Before the players found out that it was actually pretty good, Magic the GatheringThe latest set of cards was very polarizing. Called Adventure in the forgotten realms (AFR), it’s a set based on the other major Wizards of the Coast property – Dungeons & Dragons. At San Diego Comic-Con on Saturday, Chief Designer Mark Rosewater and Lead Designer Jules Robins shared a taped conversation (recorded before the release of the Strixhaven Set in April), a kind of post mortem for a set that now seems destined for great things. In it, they talked about the main controversies that came with the release, namely dungeons and dice.
For a long time, the distance between the two main intellectual traits of Wizards was deliberate, although both offer an engaging high-fantasy experience.
“Don’t cross the streams,” explained Mark Rosewater. “Originally, the idea was left magic being magic and let Dungeons & Dragons be Dungeons & Dragons, and we really kept them separate for many years. ”
Decades later, the concept changed. James Wyatt of Wizards endeavored to create free downloadable source books based on popular magic
“What if other IPs appeared on? magic Tickets? “Said Rosenwasser.” When the conversation got going, one of the things that came up very quickly came up, well, why not? Dungeons? “
Originally, the dungeon mechanic was supposed to include a second, separate deck or cards. “Sometimes you were about to move your marker, explore a new room, and figure out where you were going in that dungeon when it came up,” said Robins. It didn’t work out as the play tests made it difficult to manage the variance, let alone how casual and competitive magic Players would have difficulty navigating the dungeons.
Getting this mechanic right was critical for the team, as traversing dungeons is an evergreen feature of D&D. Combine the taste that D&D demands with a mechanic eager to support both casual and competitive magic Player is a difficult job. Through revisions, the team has settled in to something you will now see when you leave AFR Draft and set booster.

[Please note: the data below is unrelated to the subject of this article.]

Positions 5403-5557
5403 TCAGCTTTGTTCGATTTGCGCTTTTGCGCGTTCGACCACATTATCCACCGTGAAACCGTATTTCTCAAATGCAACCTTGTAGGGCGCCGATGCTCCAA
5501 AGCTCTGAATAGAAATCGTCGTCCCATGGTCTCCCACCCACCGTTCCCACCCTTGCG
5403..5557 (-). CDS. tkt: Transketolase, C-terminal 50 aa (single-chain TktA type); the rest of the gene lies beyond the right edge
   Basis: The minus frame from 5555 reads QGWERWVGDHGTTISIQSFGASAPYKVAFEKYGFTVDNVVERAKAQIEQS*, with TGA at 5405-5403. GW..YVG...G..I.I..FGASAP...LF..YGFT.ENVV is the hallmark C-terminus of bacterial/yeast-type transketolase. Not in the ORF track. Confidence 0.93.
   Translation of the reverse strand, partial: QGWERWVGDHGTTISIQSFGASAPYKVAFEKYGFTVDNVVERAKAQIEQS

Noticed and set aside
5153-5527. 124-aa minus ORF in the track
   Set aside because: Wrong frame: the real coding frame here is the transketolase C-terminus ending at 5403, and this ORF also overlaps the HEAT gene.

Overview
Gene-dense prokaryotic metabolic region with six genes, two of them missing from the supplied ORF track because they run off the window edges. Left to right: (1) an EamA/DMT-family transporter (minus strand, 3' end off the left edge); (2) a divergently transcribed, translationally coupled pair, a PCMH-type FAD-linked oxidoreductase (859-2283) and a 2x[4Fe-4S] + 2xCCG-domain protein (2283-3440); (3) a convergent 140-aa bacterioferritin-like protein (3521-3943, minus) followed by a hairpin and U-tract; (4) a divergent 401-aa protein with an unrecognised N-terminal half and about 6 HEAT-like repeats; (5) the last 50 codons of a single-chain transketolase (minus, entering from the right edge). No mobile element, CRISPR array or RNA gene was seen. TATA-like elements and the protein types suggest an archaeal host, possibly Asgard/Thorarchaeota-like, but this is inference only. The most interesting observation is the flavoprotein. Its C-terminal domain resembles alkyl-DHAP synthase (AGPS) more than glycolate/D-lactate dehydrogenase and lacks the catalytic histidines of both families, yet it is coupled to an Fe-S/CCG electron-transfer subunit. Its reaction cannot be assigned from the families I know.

“What if the room doesn’t have its own challenges, but the Magic cards are the ones to guide you through the dungeon?” asked Robins. The design team completed the creation of three dungeons to offer the option of choice, an experience you often see in D&D.
In order to increase the individuality of the set, rolling the dice is a new mechanism for those with a black border magic Cards and refers to how you would play in a D&D session.
“We’re starting again with capturing things that people love from D&D. There’s this amazing moment of tension where you’re trying to do something very important, rolling the D20 and see if it works, ”Robins said. The team toyed with the idea of removing cards from the top of your deck or using dice with fewer sides to even out the variance. However, they chose to use a D20 because it is so iconic at D&D
“When we tested the dice cards, the dice was very polarizing,” said Rosewater. Dice roll offers a high variance that often determines the outcome of the game during early play testing. Combining the fun tension of rolling the dice and not losing the game right away was a difficult but achievable feat when it came to design AFR.
It took almost 30 years, however magic and D&D have finally crossed the streams and united in something truly unforgettable. Aside from these hurdles, it will be interesting to see how the future holds magic Cards can be combined with other IPs outside of the franchise to further develop this collectable card game. People may be annoyed about the upcoming licenses of Universes Beyond, Space Marines and Hobbits turning into Planeswalkers, but with AFR The team seems to have earned the respect of the fans. With the experience of AFR Under the belt of the design team, you will be prepared for the challenges ahead – similar to a journey to the Forgotten Realms.